Maya and Aztec

Ancient Mesoamerican civilizations






The period before the arrival of Europeans

Category: History

The vast territory between Northern and South Carolina and the central part of the state of New England were similar concerning their environment. It was covered with immense woods. Marshy coastal plains, wide in the south, were narrowed up to a narrow strip in the north.

Having cleared away the ground felling and burning trees, people organized settlements surrounded with extensive kitchen gardens, adjoined with fine springs. In the spring, after planting grain crops, the most part of people moved to temporary settlements built along the coast or on steep coasts of the rivers. There they spent summer, being busy with fishing and gathering molluscs in huge amounts. They dried the most part of extraction and prepared for the future winter.

In September Indians came back to the settlements for harvesting maiz, beans, vegetable marrows, pumpkins, crops celebrating holidays. Autumn was the period of collective hunting, gathering wild fruits and nuts in the neighboring woods clearing underbrush by an annual burning out. Considering such system of housekeeping, we cannot say that Europeans arrived in absolutely uninhabited land.

As in pre-European times, nowadays lowlands and wide river valleys were and are most densely occupied places of the whole area. However the big surprise is caused by the fact that the biggest concentration of the population has been found out to the northeast of modern New York where the coastal plain represents rather narrow strip.

If James Muni’s calculations are true, the population density on the coast of modern states of New York and Connecticut reached 90 people per 100 square kms, in coastal areas of Virginia and Northern Carolina – about 35 people per 100 square kms. Kreber believes, that such population density in the northeast can be charged by the fact that the narrow coastal plain with the heights located in the neighbourhood provides many opportunities for getting food.

In late autumn Indians moved to the hunting territories where rivers began to flow, closer to severe highlands where they dwellt during winter time frequently using caves. The western border of this area is formed with spurs of the Appalachian Mountains reaching the coast of New England. This cross-country terrain was seldom visited by Indians, and archeologic researches with all evidence confirm it.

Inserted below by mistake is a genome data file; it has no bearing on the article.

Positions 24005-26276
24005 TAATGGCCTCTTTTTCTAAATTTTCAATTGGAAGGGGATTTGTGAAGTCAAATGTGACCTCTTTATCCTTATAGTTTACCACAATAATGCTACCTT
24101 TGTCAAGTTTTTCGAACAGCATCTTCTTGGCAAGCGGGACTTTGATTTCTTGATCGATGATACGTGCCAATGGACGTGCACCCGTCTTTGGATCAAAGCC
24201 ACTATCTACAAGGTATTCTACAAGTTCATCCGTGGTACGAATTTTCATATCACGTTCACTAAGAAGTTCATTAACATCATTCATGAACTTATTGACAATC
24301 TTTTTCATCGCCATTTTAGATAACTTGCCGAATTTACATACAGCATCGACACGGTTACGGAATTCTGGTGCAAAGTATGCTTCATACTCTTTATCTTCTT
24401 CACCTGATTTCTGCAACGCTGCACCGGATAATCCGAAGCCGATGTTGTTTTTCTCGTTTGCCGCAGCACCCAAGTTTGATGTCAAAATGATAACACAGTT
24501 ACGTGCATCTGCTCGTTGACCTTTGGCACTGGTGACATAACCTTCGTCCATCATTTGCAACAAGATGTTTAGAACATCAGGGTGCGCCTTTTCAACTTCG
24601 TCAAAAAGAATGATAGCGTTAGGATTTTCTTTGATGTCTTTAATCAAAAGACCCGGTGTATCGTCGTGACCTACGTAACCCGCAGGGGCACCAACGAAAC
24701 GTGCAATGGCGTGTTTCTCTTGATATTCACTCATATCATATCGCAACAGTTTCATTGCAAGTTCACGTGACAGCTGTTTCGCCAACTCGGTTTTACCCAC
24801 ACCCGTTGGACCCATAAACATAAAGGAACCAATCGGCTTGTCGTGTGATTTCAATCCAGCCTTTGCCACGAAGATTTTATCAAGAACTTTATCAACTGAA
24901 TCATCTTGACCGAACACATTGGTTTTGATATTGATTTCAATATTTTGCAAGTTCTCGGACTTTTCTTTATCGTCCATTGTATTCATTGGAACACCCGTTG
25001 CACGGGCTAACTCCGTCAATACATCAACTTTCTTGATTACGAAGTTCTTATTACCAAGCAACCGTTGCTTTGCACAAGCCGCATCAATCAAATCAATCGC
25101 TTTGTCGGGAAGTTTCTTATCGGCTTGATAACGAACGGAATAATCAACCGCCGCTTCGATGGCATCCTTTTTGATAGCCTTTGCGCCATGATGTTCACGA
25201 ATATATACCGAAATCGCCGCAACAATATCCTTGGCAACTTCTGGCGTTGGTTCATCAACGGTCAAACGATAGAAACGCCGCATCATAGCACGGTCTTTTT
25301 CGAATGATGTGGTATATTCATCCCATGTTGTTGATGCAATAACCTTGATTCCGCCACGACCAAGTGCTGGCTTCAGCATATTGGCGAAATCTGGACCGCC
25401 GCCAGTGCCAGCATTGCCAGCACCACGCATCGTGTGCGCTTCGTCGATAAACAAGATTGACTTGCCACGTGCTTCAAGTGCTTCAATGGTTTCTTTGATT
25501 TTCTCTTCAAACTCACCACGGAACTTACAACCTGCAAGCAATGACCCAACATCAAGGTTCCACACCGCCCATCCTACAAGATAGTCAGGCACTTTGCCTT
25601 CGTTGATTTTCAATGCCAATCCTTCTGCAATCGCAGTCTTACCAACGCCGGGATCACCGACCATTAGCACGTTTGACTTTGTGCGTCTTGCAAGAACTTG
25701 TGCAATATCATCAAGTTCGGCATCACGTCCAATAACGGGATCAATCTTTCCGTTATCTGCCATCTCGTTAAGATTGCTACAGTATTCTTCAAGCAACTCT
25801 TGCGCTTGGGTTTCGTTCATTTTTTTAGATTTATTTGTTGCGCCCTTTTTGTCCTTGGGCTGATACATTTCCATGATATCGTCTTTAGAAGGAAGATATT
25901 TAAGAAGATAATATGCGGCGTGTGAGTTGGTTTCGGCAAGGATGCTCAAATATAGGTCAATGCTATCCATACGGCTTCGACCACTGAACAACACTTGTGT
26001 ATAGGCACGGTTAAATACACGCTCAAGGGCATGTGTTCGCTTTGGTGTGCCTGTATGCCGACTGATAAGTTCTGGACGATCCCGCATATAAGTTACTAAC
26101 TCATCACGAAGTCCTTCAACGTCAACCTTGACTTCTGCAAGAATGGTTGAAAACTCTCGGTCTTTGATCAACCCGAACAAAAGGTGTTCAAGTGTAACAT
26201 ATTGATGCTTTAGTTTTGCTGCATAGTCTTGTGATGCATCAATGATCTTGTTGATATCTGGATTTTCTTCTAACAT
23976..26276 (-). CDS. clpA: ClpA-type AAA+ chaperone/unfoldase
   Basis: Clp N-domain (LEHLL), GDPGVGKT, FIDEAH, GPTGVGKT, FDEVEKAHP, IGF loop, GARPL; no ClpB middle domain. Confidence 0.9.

However a coastal strip, the rivers, lakes provided waterways by which the wood tracks, news, goods and people got to remote settlements. It is possible to believe that the geographical environment similar to the one described, promoted the development of cultures few distinguished from each other. Regional distinction as archeologists have established, is traced mainly in ceramics, and early historical documents specify only some distinctions of non-material features.

One of the most obvious distortions of the facts in popular descriptions of this area concerns the character and the sizes of sociopolitical units in a native social system. The question is about the maps tribes’ accommodation. They create an impression, that originally there were big independent regional groups or tribes whereas actually there is information, saying that social units of natives were insignificant.

The territory, on which these groups lived, represented the land near the rivers with inflows and rare watersheds, slopes of hills and the sea coast. Coastal sites usually were lesser, than the plots far from the sea. To the south of New England long houses1 were Indians’ dwelling places. It specifies that these located groups consisted of several big families using the ground together.

Cultural connections between adjoining groups of Indians were carried out by waterways. The important place in these connections was occupied with related relations, especially between several main family communities. As in Virginia, and in the south of New England these « notable families », probably, made a top of the arising socially differentiated society. Polygamy was authorized to the leader, he collected tribute from his people to accept and treat visitors. During religious holidays the leader supervised over ceremonies.

Between several local neighbor groups there were appearing political connections in the form of relationship established through marriages between their leaders. On this basis in the precolonial period there were breeding unions though they did not bring, probably, economic gain. Due to weak development of sociopolitical integration such unions, probably, broke up quickly. The map of American Indian tribes refers to, probably; a later period of time. The word “Delawares” used in this research unites a number of local groups in XVIII century the rest of which have formed an American Indian tribe of Delawares.

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1 Long houses, the big long quadrangular houses containing before colonization of Northern America the big family units. For the first time have been described by L.G.Morgan as one of attributes patrimonial building Indians.


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